A little more than six years ago, Hawaiian Holdings (NASDAQ:HA) launched its first route to the U.S. East Coast: a nonstop flight between Honolulu and New York. This route has been quite successful. Nevertheless, Hawaiian Airlines has focused its subsequent growth on international markets and additional West Coast flights.
Last week, the carrier finally announced its second East Coast route. In April, Hawaiian Airlines will begin flying nonstop between Boston and Honolulu five times a week. Here's what this move means for the Hawaii travel specialist.
Redeploying unproductive capacity
Last month, Hawaiian Airlines decided to suspend its Beijing-Honolulu route indefinitely after Oct. 11. For the past five years, management has touted the long-term promise of China as a source of tourist traffic to Hawaii, but interest in visiting Hawaii remains low in China. As a result, demand was never high enough to make the Beijing flights profitable.
Boston should be a much easier market for Hawaiian Airlines to crack. Indeed, it is the largest U.S. market without nonstop service to Hawaii. On a typical day, nearly 500 people fly to Hawaii from eastern New England (the airport's catchment area, broadly speaking), according to the carrier. For comparison, Hawaiian Airlines will offer 1,390 seats from Boston to Hawaii per week -- an average of around 200 per day.
In other words, there is already a large pool of demand for travel to Hawaii. Hawaiian Airlines just has to convince travelers to choose its nonstop flight to Honolulu over the myriad one-stop options that other carriers offer from Boston to the Hawaiian islands.
Hawaiian will be helped in this respect by its long-running partnership with JetBlue Airways (NASDAQ:JBLU), which is the No. 1 carrier in Boston. JetBlue doesn't fly to Hawaii itself, but it has a codeshare relationship with Hawaiian Airlines. This will likely be extended to the new Boston-Honolulu route, allowing travelers to book a single ticket for a JetBlue flight to Boston and the Hawaiian Airlines flight to Honolulu. Additionally, JetBlue frequent flyers can redeem their TrueBlue loyalty points for Hawaiian Airlines flights to Hawaii.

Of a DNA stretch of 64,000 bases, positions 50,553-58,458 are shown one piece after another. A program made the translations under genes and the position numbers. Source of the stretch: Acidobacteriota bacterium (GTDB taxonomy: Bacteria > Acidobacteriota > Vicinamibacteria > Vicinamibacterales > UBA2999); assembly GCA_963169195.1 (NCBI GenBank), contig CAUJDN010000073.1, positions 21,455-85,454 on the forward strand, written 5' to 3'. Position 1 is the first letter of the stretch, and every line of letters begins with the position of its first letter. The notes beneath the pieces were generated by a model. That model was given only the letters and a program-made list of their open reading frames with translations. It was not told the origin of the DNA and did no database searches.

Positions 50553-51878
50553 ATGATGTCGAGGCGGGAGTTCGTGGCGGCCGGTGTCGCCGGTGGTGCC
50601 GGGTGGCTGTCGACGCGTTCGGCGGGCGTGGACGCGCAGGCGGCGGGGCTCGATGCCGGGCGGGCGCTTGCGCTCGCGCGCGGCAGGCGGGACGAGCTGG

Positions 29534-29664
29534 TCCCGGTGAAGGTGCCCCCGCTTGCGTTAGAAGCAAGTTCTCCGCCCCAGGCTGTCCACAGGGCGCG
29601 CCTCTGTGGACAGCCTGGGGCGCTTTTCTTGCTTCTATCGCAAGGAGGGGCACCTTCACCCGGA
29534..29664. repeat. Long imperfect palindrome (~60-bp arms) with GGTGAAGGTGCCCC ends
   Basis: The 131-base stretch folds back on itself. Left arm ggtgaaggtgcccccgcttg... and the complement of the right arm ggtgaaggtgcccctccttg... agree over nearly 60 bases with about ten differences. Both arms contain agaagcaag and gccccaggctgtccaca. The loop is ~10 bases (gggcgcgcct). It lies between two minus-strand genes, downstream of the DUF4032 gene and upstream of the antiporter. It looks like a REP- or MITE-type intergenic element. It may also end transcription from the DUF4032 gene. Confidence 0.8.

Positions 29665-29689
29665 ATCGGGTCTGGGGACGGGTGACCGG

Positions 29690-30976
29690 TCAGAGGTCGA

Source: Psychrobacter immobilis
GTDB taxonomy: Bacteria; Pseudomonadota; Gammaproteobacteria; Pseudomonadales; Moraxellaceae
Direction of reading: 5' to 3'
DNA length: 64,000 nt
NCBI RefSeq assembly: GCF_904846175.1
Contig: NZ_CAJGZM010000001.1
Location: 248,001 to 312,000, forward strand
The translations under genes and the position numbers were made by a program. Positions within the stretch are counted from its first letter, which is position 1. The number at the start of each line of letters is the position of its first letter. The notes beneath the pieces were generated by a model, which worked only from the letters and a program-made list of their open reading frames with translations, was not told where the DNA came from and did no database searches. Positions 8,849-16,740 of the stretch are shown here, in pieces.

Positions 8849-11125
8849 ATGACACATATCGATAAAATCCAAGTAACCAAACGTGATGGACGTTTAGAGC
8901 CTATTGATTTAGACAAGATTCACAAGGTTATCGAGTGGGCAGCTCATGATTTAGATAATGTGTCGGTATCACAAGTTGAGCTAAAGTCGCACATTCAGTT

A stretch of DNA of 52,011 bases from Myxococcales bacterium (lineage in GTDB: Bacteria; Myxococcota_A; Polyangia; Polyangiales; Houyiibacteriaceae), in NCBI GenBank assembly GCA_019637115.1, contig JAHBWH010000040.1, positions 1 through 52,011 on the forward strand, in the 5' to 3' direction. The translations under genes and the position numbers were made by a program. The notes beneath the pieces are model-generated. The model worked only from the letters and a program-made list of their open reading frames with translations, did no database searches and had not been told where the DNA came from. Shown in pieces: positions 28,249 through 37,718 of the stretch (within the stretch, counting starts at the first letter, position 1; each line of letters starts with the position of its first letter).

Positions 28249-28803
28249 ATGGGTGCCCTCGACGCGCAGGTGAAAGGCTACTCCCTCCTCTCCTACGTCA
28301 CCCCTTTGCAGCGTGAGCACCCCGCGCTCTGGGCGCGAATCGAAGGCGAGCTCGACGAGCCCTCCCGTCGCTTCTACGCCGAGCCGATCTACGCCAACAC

Avoiding a West Coast capacity logjam
Hawaiian Airlines will use the aircraft freed up by canceling the Beijing route to accelerate the retirement of its last Boeing 767s by a few months. In the short term, the carrier will also add capacity in the West Coast-to-Hawaii market.
For example, it plans to operate an extra weekly flight to Las Vegas on several busier weeks between now and year-end. For three weeks around the Christmas and New Year's Day holidays, it will also add second daily flights from Honolulu to San Francisco and Seattle, to serve peak demand. This will allow Hawaiian to capitalize on strong seasonal demand in these markets.
However, it's important for Hawaiian Airlines to avoid becoming too dependent on the West Coast market, which already accounts for about half of its revenue. Some West Coast routes have already been struggling with overcapacity in 2018. Southwest Airlines plans to launch numerous West Coast-to-Hawaii routes in the coming year, which could exacerbate this situation.
By shifting the capacity pulled from the China market (and then some) to Boston, Hawaiian Airlines will avoid contributing to potential overcapacity on West Coast-to-Hawaii routes.
In fact, Hawaiian Airlines' West Coast-to-Hawaii capacity is on pace to be flat or slightly down in 2019. While the carrier will launch at least one new West Coast route next year (Sacramento to Maui), it will also replace all of the 767s currently flying to the West Coast with smaller A321neos.
Given the size of the Boston market and the strength of JetBlue (Hawaiian's partner) there, the only surprising thing about Hawaiian's upcoming launch of a Boston-to-Honolulu route is that it didn't happen sooner. Yet the timing may be ideal. The new flights to Boston will enable growth at a time when other markets are looking less attractive for expansion.